Christianity Arrives In Ireland
Not much factual history is known previous to the arrival of the Christians to Ireland as they had become the first people to actually document historic events here.
By the time of their arrival in Ireland, approx 430AD, the country was dominated by the Celtic culture that had arrived during the Iron Age period. The people in Ireland were druids including the Kings and nobles, a challenge for any Christian.
Who brought Christianity to Ireland?
Many people believe that St Patrick was the one responsible for bringing Christianity to Ireland. Although he made a major impact on Christian Ireland he certainly wasn’t the first to arrive here. St Palladius was the first Christian to arrive in Ireland sent over from Rome by the Pope in 430AD, two years previous to St Patrick’s arrival. St Palladius wasn’t as successful in converting the Irish and Celtic druids to Christianity as St Patrick.
It is believed that Niall Noigíallach, a High King of Ireland, and the Uí Néill dynasty’s were the main factors of Christianity first arriving in Ireland from raiding Britain and Gaul from slaves, mercenaries and merchants which included St Patrick, who was sold as a slave to Ireland at the age of sixteen.
Saint Patrick escaped Ireland 6 years after being kidnapped; he became a priest and then a Bishop. He returned to Ireland after having visions to become a Christian missionary and helped spread Christianity to the people of Ireland.
The monastic movement in Ireland
Christian’s in Ireland become known for their monastic lifestyle, they changed the way Christianity would be taught but also how they lived. They would build monasteries in remote places, away from main villages or towns and they themselves would become the centre of their own community. The monks were extremely intelligent, the spoke and wrote Latin but also had great skills in art as proven with the creation of some of the finest illuminated manuscripts such as the Book of Kells. These places of worship help produce many Irish saints who would go to spread the word of the lord throughout Ireland, Europe and in some cases further.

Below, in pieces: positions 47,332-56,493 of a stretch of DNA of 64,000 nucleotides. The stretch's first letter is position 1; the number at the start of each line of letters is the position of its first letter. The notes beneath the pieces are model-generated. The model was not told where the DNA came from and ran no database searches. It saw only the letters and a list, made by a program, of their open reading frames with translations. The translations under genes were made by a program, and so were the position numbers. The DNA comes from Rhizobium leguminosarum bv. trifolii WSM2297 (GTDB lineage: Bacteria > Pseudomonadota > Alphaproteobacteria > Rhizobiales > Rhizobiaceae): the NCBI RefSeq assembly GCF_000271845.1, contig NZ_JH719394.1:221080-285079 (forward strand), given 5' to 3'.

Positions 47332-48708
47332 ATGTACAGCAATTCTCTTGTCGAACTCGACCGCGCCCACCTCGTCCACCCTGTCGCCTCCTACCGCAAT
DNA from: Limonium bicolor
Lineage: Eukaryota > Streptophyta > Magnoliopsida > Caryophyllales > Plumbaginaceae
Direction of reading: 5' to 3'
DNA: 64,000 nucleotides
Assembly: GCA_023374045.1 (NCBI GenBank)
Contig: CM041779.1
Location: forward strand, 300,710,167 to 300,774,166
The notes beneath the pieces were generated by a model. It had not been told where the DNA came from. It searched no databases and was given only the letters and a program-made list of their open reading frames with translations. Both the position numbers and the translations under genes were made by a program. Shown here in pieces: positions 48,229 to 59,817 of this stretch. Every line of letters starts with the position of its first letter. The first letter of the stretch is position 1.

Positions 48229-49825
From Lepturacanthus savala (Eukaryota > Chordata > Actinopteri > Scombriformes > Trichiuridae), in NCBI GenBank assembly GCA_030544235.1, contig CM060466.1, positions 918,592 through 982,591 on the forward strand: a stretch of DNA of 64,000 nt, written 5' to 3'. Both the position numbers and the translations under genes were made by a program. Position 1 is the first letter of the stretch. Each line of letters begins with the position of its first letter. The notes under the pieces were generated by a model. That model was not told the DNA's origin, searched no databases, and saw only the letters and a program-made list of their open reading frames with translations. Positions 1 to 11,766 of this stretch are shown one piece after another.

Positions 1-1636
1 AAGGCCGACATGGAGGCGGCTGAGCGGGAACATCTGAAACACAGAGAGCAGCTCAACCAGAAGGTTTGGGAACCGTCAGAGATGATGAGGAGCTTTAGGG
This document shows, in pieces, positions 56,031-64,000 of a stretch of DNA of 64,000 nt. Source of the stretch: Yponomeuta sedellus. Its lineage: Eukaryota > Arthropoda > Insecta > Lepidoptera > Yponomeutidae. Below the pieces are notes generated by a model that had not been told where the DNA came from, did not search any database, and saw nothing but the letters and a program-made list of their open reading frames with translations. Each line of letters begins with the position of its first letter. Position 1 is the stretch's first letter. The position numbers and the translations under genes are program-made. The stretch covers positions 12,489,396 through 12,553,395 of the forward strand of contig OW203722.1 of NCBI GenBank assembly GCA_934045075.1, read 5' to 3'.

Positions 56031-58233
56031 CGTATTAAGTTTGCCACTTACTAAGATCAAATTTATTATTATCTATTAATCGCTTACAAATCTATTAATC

Monks also loved to write and they started recording important events that were occurring in Ireland during their time. They were also known to record stories or ancient folklore that had been handed down to families over generations and some of the stories date back when the Celts had become settled in Ireland. This was extremely important in terms of documents history, without the records from the monks we today would know very little about Ireland its early history.
After Christianity was introduced to Ireland the Irish Church set about re-introducing Christianity to Europe after the collapse of the Roman Empire, they set-up religious settlements in France, and Italy. They spread the gospel to places like Germany and beyond where previously the word Christianity had not been heard.
Today Christianity in Ireland is still popular with the majority of the population practising their religious beliefs on a weekly basis or even daily.
Timeline of the Christian period in Ireland
- 378AD – Niall of the Nine Hostages becomes high king of Ireland
- 430AD – Palladius arrives in Ireland to help spread Christianity
- 431AD – The first written record in the Annals of Ulster
- 432AD – St Patrick arrives in Ireland
- 484AD – Kildare Abbey is founded by St Brigid
- 484AD – Killeany monastery is founded by St Enda
- 490AD – St Assicus, converted to Christianity by St Patrick, dies
- 512AD – The Voyage of St Brendan
- 520AD – Clonard Abbey is founded by St Finnian
- 546AD – Columcille builds monastery in Derry
- 561AD – Battle of Culdremna between Columcille and High King
- 563AD – Iona Abbey is founded by Columcille after he flees Ireland
Did you know?
Samhain, which means summers end, was a belief before the rise of Christianity and was a ritual to mark the start of the Gaelic year, although this is debated with historians. It was when Christianity began to increase it was changed to Hallowmac or All Saints day, more commonly known today as Halloween.